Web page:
Lastly, but perhaps most importantly, the partnership canvas is designed in such a way that it accommodates the comparison of a partnership from both partners’ perspectives. By laying the foundation of the partnership canvas against each other, you will be able to compare whether:

  • Your desired value is what your partner is willing to offer
  • Your offer is the value that a partner desires from you
  • You have a same framing of the transfer activities, required to connect your values.

The figure below shows how a partnership can be compared from the perspective of two partners, each with their own business model. Screen Shot 2014-10-17 at 21.39.34 By comparing two perspectives, prospecting partners can sense each other out early, and also learn from each other on the various opportunities that exist. Also, they can find out early on whether there actually is a partnering perspective in the first place. This might be a painful realisation to make, but it could save a lot of more hurt from a painful divorce in the future.

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Conclusion
The partnership canvas creates empathy between two prospective partners on the strategic importance of the partnership to each. The canvas can be used as a stand-alone tool to quickly identify a partnering opportunity. But for full strategizing value, it’s better to use it in conjunction with the business model canvas.

The partnership canvas has been tested in various workshop settings with students and entrepreneurs. It has demonstrably contributed to better partnership discussions. Parties become clear about each other’s strategic objectives. Also, they learn from each other about the various opportunities there are to partner. It’s not a matter of making one grand master plan for an offer the partner can’t refuse, but more of finding out together what the opportunities are.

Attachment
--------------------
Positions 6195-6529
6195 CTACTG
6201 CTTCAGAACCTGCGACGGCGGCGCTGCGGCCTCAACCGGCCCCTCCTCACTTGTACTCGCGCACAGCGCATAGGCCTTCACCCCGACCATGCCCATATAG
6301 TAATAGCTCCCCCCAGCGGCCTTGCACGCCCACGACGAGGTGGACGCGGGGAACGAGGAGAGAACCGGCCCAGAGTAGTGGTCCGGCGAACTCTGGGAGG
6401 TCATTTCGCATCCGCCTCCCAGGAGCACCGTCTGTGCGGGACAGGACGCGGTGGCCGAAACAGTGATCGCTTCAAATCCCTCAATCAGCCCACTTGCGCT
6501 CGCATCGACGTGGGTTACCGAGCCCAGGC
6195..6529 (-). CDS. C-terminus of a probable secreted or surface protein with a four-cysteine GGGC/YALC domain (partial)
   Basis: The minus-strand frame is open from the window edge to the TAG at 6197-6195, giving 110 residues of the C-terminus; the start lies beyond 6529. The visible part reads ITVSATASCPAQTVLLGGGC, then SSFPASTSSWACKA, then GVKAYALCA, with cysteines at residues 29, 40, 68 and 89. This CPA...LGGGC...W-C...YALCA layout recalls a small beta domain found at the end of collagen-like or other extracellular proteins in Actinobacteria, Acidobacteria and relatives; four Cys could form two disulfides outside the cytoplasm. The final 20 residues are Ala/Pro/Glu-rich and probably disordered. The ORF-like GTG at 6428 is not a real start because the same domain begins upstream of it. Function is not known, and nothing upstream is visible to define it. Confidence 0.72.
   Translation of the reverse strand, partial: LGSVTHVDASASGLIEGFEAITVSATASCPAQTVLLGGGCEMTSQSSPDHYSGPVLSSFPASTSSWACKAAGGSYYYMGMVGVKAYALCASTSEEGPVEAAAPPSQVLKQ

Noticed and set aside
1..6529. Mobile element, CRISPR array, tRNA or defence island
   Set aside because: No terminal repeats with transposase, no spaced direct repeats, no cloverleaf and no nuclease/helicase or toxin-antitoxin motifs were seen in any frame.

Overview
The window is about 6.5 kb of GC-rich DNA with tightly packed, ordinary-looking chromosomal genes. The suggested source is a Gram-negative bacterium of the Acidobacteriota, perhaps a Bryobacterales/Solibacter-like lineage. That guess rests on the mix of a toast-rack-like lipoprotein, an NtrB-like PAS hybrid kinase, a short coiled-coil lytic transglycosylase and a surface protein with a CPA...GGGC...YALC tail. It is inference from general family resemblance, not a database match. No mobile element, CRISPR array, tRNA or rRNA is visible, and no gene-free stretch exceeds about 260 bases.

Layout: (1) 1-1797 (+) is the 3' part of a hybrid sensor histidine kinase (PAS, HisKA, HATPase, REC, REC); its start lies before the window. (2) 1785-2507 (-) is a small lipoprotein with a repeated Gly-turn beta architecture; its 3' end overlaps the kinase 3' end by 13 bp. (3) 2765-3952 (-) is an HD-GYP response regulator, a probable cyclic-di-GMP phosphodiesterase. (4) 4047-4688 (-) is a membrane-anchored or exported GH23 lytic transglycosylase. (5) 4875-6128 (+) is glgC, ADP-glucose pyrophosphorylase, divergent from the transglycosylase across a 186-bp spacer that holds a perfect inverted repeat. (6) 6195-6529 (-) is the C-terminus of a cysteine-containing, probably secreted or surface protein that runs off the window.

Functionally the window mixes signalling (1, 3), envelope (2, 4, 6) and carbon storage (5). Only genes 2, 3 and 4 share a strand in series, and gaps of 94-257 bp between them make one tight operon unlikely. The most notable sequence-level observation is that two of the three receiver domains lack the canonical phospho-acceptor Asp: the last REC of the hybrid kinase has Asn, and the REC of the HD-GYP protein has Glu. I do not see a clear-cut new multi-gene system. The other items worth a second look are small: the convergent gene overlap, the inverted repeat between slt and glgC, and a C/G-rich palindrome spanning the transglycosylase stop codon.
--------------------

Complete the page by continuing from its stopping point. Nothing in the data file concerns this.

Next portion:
Stay tuned for more guidelines on how to use the partnership canvas on this blog. You can freely download, and use the partnership canvas [SlideShare login required, or send me an email: info@partnershipcanvas.com. The tool is published under a creative commons license, so it’s free, but please review back to the source. I hope to hear from your experiences!

Interested in a training on the Partnership Canvas?
If you want to learn more about using the partnership canvas, then check out our Partnership Design training options.


Word of thanks
I couldn’t have developed this tool without the help of some special people. First I would like to thank my colleagues and students at Wageningen University for creating opportunities to test out the canvas. Next, I would like to thank Mike Lachapelle for some really foundational feedback on the design of the canvas, and Salim Virani for some interesting pointers on shapes. Lastly, a huge thanks goes out to Ernst Houdkamp, whose visual thinking skills kept me sharp on finding improvements for the canvas, and who had the patience to stick with me through the many iterations of the tool.